By Mandi ColsonUniversity of Georgia A $1.3 million stimulus grant to University of Georgia College of Family and Consumer Sciences will help Georgians reduce their energy bills and carbon footprint, and create jobs in Georgia. Jorge H. Atiles, extension professor of housing and FCS associate dean, received the grant from the Georgia Environmental Facilities Authority. The authority manages federal stimulus funds from the U.S. Department of Energy for the Georgia Low-Income Weatherization Assistance Program. Weatherization assistance is provided directly by Community Action agencies and similar energy assistance agencies in the state to reduce infiltration and improve energy performance in homes of those on limited-incomes. The $1.3 million grant will fund the first seven months of a UGA Cooperative Extension program that will monitor weatherization activities and provide energy conservation education across the state to Georgians receiving weatherization assistance. Atiles said the grant will create a sustainable weatherization program that aims to ensure that after homes are weatherized, their occupants will be in the best position to realize energy savings and reduce their carbon footprint. The project will help Georgians meet the Governor´s Energy Challenge to reduce energy bills by 15 percent by 2020.The current contract is eligible for an additional two-year funding renewal that could exceed $4.5 million for this sustainable weatherization monitoring and education program. “Through this grant, UGA Cooperative Extension will be able to save at least five jobs and fund 20 new positions reaching every Extension district in the state. We are realizing one of the many goals of the federal stimulus package: the creation and preservation of jobs,” Atiles said. UGA Extension is a partnership between UGA colleges of Family and Consumer Sciences and Agricultural and Environmental Sciences.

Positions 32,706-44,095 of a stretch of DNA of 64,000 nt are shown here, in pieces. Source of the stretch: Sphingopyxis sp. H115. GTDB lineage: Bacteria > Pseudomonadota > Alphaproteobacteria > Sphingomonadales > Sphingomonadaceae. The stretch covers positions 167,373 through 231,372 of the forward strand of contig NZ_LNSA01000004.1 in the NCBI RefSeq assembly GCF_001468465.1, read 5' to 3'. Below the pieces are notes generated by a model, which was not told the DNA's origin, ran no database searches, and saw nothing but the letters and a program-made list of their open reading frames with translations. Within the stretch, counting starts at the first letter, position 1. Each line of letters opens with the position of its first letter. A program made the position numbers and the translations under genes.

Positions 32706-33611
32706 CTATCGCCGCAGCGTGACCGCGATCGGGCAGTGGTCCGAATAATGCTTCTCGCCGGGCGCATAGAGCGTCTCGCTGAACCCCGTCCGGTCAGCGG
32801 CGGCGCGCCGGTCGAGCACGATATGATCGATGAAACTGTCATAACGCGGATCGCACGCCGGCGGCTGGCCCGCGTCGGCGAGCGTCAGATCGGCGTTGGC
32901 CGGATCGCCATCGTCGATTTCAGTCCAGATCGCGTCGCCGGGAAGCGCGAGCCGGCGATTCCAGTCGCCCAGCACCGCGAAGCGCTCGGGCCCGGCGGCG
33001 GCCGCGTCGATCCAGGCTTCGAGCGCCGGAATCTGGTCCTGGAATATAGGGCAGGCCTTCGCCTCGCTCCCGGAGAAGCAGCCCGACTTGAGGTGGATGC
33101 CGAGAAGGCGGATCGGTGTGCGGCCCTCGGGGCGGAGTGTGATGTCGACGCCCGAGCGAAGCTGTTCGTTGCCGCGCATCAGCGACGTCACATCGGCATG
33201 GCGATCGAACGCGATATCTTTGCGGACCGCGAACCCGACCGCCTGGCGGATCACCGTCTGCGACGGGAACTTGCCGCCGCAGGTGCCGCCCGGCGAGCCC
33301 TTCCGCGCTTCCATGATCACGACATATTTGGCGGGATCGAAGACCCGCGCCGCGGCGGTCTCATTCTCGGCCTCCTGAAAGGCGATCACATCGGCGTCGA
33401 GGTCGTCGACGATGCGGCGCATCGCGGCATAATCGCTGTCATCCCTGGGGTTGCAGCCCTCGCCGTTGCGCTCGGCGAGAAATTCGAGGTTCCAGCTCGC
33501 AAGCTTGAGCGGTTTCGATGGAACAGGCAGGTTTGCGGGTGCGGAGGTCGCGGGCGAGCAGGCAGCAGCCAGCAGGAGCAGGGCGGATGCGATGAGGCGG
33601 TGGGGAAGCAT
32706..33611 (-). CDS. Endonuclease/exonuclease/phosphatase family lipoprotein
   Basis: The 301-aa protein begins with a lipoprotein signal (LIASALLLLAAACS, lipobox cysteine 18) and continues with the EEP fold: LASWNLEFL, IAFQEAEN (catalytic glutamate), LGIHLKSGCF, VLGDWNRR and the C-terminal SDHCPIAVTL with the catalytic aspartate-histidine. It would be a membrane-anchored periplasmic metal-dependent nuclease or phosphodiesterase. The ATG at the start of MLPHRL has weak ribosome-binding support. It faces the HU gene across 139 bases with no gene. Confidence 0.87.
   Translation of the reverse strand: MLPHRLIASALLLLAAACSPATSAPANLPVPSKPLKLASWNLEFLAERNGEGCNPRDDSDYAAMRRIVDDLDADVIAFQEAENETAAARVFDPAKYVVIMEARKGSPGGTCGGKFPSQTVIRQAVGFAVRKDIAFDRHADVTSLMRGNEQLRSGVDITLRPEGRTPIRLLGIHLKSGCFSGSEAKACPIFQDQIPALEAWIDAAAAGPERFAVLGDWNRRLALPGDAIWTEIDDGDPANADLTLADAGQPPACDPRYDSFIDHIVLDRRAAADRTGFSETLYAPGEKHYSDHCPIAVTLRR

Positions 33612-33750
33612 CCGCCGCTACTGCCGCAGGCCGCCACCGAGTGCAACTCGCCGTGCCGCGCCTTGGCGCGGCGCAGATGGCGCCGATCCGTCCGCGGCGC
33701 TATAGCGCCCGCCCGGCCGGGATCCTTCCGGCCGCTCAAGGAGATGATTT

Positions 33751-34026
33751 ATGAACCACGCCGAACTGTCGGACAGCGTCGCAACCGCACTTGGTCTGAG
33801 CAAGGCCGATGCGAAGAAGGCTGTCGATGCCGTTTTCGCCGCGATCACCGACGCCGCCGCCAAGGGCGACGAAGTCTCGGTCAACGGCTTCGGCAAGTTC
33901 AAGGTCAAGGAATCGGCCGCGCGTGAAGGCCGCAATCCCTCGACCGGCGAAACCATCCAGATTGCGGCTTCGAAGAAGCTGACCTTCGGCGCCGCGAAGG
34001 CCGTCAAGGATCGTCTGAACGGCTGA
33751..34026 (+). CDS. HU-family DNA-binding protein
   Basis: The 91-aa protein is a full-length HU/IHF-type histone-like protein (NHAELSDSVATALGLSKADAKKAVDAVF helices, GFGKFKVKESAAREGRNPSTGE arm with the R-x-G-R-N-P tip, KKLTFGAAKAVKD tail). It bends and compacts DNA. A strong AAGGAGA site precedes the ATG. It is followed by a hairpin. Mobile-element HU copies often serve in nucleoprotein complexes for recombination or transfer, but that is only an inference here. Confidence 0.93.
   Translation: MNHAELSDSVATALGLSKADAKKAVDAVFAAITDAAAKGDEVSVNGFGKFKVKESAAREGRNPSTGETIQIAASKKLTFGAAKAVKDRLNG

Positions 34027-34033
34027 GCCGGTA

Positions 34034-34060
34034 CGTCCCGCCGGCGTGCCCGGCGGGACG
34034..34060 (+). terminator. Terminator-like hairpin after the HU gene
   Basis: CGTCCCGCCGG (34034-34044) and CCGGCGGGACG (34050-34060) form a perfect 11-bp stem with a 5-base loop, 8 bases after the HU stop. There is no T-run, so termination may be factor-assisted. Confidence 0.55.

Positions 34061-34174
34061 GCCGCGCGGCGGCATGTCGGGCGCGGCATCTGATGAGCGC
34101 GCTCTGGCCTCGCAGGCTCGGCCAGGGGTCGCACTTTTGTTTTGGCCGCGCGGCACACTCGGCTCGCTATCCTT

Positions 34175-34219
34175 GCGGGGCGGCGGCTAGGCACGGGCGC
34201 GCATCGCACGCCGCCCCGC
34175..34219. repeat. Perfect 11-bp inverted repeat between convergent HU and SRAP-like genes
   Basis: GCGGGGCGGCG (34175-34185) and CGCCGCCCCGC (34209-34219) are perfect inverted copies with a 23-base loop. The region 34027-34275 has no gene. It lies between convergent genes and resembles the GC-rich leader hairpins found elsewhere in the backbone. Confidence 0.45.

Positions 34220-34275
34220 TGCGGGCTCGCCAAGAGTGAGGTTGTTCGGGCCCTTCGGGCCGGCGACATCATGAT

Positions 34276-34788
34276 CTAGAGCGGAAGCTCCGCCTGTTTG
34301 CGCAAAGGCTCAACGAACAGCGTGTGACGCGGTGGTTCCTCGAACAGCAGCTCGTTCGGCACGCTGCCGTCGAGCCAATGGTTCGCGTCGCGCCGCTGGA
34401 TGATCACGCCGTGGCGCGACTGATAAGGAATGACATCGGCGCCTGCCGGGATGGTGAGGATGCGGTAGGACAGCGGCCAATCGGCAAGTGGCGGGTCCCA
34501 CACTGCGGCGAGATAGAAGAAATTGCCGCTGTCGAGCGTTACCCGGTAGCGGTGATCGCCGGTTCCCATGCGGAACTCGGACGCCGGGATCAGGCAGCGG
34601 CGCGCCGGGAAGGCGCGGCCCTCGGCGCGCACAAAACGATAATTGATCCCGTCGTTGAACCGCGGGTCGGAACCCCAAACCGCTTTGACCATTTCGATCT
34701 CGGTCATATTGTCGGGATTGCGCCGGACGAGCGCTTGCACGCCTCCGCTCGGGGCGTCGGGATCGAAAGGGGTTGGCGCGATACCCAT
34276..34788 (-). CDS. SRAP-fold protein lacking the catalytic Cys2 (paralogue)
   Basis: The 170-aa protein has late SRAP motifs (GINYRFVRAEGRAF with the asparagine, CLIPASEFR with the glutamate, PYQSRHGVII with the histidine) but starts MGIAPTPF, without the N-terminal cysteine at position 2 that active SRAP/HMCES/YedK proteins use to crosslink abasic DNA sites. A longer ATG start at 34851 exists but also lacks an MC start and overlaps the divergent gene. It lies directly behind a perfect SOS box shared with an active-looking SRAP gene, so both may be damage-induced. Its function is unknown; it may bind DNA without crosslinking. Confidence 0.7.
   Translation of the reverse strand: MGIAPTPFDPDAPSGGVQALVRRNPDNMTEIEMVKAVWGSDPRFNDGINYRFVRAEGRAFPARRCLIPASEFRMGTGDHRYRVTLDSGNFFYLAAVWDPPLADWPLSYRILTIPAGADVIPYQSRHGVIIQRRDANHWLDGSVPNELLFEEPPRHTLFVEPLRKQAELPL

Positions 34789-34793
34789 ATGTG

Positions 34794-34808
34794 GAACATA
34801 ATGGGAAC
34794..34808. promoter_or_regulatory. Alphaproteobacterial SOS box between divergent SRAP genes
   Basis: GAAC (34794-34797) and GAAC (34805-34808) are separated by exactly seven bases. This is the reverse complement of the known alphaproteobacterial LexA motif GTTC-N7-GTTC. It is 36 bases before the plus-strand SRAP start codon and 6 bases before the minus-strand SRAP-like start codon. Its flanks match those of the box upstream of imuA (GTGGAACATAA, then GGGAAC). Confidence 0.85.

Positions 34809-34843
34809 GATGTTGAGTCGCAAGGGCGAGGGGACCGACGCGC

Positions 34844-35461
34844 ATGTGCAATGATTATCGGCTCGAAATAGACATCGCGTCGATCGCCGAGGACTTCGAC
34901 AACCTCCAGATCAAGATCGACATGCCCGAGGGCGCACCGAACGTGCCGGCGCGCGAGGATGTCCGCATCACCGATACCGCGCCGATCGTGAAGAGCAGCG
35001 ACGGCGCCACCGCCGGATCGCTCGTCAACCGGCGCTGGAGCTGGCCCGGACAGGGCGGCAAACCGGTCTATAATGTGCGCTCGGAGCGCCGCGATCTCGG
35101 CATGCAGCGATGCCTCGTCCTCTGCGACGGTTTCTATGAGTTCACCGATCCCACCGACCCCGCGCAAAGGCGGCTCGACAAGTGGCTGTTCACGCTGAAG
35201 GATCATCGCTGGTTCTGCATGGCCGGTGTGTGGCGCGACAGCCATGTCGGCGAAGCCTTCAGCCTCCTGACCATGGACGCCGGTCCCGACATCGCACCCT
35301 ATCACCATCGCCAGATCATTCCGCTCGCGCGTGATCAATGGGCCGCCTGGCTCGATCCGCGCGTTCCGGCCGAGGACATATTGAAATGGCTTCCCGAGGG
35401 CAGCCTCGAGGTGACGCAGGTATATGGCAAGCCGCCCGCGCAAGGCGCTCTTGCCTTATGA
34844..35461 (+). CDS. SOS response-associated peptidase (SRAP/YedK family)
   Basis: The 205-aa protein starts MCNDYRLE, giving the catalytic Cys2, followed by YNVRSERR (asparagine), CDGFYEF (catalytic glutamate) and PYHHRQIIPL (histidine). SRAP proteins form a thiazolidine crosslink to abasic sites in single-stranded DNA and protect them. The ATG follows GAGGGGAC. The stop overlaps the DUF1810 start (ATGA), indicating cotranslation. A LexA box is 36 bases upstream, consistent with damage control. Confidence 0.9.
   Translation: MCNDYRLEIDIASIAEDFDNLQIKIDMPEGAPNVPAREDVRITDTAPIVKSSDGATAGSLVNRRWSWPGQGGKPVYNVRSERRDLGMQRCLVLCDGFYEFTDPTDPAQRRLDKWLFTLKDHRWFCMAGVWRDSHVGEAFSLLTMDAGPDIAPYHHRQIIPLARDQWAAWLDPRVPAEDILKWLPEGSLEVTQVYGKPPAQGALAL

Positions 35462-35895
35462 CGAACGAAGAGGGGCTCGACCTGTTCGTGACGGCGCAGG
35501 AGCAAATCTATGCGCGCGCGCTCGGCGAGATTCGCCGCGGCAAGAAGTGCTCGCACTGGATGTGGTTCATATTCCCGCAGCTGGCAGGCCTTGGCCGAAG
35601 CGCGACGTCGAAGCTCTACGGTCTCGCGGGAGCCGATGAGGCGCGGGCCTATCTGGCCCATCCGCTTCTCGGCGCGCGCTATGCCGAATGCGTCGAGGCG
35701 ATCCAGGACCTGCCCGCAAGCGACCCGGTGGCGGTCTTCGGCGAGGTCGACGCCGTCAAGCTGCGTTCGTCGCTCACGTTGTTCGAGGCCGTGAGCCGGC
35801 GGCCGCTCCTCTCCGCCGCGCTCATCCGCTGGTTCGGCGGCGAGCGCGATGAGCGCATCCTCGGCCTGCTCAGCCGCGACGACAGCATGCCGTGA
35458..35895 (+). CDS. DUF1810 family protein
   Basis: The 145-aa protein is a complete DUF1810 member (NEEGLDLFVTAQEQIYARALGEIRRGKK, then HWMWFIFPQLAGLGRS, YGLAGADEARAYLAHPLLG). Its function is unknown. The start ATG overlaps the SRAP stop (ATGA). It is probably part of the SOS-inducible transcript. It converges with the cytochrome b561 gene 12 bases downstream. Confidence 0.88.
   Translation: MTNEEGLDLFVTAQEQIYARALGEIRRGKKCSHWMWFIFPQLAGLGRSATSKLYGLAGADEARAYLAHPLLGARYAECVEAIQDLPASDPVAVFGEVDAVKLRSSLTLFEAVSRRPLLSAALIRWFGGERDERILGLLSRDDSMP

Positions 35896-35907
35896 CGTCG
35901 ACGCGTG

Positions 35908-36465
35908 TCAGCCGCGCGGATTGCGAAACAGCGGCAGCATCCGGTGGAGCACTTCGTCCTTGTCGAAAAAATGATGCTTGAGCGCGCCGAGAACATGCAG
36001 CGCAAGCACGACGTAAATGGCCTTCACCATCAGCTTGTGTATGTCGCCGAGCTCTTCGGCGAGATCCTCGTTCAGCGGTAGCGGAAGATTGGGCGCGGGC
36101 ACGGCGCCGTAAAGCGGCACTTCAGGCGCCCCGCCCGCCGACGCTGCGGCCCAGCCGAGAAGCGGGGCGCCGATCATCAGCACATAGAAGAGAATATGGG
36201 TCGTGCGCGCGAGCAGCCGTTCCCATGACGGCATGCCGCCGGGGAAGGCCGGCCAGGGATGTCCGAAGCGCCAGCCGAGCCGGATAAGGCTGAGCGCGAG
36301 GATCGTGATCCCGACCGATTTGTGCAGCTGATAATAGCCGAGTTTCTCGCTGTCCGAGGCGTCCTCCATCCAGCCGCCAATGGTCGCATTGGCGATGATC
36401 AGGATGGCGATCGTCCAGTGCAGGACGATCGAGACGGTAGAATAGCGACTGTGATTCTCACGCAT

SYDNEY: Novak Djokovic said Australian Open organizers should consider delaying the first Grand Slam of the year if haze from bushfires raging around the country threatens players’ health.The opening major of 2020 is due to start at Melbourne Park on January 20 and the city was blanketed by smoke from blazes burning to the east on Saturday, compromising air quality.Djokovic, president of the ATP players council, said in the early hours of Sunday that any delay would be a last resort, but it needed to be discussed.“I mean, it’s fair from you to say that (ask the question),” he said when pressed on the matter in Brisbane, where he is playing for Serbia in the inaugural ATP Cup team event.“Obviously, you have to always… because of some extreme weather and conditions, you just have to consider it.“But I think that’s probably the very, very last option for anything. I think they’re going to try to do anything to not delay in terms of days and when it starts.“I mean, and I understand why, but if it comes down to those conditions affecting the health of players, I think we should definitely consider it.”Catastrophic bushfires have been raging in Australia for weeks, leaving 24 dead and hundreds of properties destroyed.Tennis officials last week took the unprecedented decision to relocate the Canberra International — an ATP Challenger 125 event and on the women’s ITF World Tennis Tour, which serves as a stepping stone to the full tour.They said the play would not have been possible in the Australian capital which has been choked by smoke, with the tournament now due to start Monday at Bendigo in Victoria state.Djokovic said he had experienced air quality issues at tournaments in China, but the bushfires had created an unprecedented situation.The Serbian superstar said he not spoken to Tennis Australia chief Craig Tiley “but people from my team have”.“They’re obviously tracking the situation every single day as it’s evolving and hopefully calming down with the smoke and fires,” he said.“I think they will if it continues the same way and if the quality of air is affected… I think Tennis Australia probably will be forced to, I think, create some rules about it.“I mean, it’s tough for them because scheduling has to be respected in terms of play and the Australian Open starts at a certain time, so there’s a lot of different things involved. “But health is a concern for me and for anybody.” (IANS)Also Read: Rafael Nadal, Novak Djokovic makes winning start at ATP CupAlso Watch: Anti-CAA protests: Tinsukia District Congress demands release of party workers